Prime Minister Robert Abela cannot turn a blind eye to the serious issues raised by the Auditor General regarding the transfer of public land in Pembroke to the DB group. 

The Auditor General on Wednesday raised doubts on the regularity of the request for proposals issued by the government for the transfer of land on which the Institute of Tourism Studies was located in St George's Bay.

The land had been controversially handed to the DB Group, which plans to build a huge mixed-used complex including a hotel, leisure, retail and residential facilities.

Repubblika insisted that a public inquiry had to be held to determine who took the decisions regarding the transfer of the site in St George’s Bay and why this was done. It was of paramount importance that the police investigated the suspicion of corruption. And it was imperative that the land was returned to the people. 

The NAO’s report, Repubblika said, uncovered scandalous manoeuvres. 

“We denounce as scandalous the fact that the Office of the Prime Minister and that of the Minister of Tourism handed over conflicting accounts to the Auditor General. 

“We denounce as scandalous the fact that the Office of the Prime Minister and that of the Minister of Tourism are each assigning responsibility to the other. Joseph Muscat and Konrad Mizzi are now blaming each other.

“We denounce as scandalous the fact that despite the huge powers at his disposal, the Auditor General himself was unable to discover who is responsible for taking the decision to hand over this land which is worth millions. The Auditor General was obliged to report that he was not given any documents regarding the negotiations concerning this land.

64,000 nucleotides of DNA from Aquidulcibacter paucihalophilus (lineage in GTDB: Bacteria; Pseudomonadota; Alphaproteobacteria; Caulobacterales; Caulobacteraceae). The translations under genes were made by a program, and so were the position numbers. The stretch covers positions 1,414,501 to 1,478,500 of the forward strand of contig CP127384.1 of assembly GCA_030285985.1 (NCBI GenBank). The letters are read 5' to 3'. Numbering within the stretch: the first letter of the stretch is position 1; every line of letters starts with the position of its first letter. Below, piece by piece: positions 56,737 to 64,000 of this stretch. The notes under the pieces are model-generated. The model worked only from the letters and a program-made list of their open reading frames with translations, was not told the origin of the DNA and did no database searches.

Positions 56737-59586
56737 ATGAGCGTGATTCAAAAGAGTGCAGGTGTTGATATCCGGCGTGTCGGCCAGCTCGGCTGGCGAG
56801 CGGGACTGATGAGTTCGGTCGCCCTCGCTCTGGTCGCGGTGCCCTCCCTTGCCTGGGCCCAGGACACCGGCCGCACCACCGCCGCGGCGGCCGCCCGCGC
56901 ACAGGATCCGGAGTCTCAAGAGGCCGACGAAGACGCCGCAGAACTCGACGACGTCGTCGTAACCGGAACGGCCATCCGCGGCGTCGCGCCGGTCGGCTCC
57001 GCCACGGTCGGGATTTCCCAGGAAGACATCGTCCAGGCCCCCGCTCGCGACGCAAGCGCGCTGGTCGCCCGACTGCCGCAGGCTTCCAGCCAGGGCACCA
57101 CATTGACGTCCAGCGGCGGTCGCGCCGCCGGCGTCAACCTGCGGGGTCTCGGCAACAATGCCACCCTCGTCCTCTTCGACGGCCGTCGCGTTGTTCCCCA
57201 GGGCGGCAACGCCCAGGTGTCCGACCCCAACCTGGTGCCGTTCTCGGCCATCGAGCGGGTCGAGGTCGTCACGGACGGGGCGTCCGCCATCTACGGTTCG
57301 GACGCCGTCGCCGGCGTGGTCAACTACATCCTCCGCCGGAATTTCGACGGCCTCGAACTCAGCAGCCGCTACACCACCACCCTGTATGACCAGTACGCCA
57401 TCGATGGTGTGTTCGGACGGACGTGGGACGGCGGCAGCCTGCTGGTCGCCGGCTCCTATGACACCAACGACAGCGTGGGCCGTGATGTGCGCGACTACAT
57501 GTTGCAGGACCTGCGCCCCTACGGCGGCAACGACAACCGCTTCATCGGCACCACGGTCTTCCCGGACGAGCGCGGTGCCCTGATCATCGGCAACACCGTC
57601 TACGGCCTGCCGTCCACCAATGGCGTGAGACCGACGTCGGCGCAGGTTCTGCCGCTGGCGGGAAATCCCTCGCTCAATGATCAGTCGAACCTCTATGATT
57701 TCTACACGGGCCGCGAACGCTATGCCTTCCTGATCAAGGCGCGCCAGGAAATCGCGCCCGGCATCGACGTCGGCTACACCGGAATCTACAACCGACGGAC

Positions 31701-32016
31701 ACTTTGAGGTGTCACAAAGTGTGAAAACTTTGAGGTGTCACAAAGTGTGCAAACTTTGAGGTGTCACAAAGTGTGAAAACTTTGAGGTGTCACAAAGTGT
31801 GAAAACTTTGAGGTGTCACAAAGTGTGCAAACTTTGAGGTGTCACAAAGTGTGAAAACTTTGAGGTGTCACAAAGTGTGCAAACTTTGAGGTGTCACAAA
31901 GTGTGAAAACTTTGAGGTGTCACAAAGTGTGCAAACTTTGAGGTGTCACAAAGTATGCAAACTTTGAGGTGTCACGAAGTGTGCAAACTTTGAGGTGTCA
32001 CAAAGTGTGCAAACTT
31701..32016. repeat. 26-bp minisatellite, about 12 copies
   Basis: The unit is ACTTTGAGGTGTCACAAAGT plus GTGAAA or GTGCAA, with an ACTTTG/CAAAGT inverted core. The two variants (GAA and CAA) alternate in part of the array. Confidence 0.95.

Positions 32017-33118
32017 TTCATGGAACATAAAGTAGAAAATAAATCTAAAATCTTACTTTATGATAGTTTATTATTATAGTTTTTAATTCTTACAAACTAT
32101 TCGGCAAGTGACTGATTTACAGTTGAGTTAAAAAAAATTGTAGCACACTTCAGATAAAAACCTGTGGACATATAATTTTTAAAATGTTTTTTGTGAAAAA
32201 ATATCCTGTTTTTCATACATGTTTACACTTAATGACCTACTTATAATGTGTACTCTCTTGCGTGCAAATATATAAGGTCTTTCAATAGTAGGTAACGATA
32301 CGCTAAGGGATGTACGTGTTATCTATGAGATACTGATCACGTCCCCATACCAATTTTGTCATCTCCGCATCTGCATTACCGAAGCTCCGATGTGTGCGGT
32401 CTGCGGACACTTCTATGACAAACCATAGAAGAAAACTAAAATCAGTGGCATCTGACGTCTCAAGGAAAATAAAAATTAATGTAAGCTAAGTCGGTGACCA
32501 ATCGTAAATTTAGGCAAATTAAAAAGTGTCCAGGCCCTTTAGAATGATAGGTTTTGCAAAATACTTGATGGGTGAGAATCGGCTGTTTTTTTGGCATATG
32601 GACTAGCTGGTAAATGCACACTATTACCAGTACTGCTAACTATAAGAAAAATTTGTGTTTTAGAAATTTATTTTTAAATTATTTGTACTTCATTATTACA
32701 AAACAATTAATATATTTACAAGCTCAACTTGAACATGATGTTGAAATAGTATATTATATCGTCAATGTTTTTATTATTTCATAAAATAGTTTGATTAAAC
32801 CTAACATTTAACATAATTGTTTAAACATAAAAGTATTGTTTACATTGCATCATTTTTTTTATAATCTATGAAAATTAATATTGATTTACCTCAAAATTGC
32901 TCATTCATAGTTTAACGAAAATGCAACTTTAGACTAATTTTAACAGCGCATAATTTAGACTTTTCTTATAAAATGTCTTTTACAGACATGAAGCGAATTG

“We denounce as scandalous the fact that this process excluded the Government Property Division and the Department of Contracts, as specified by law, in order to hide the true purpose of this contract.”

Repubblika said Abela now has to shoulder responsibility for this affair. 

He was either going to be part of the filth and corruption generated by Muscat and Mizzi, or he was going to do his duty and clean up “this disgusting case”. 

Abela could not use COVID-19 as an excuse to sweep this filth under the carpet. Corruption was also a serious illness which broke the moral fibre of a country and sickened the economy. 

Parliament and government could not remain silent and the police could not remain indifferent. Public land could not remain in the hands of those who grabbed it illegally, Repubblika said.

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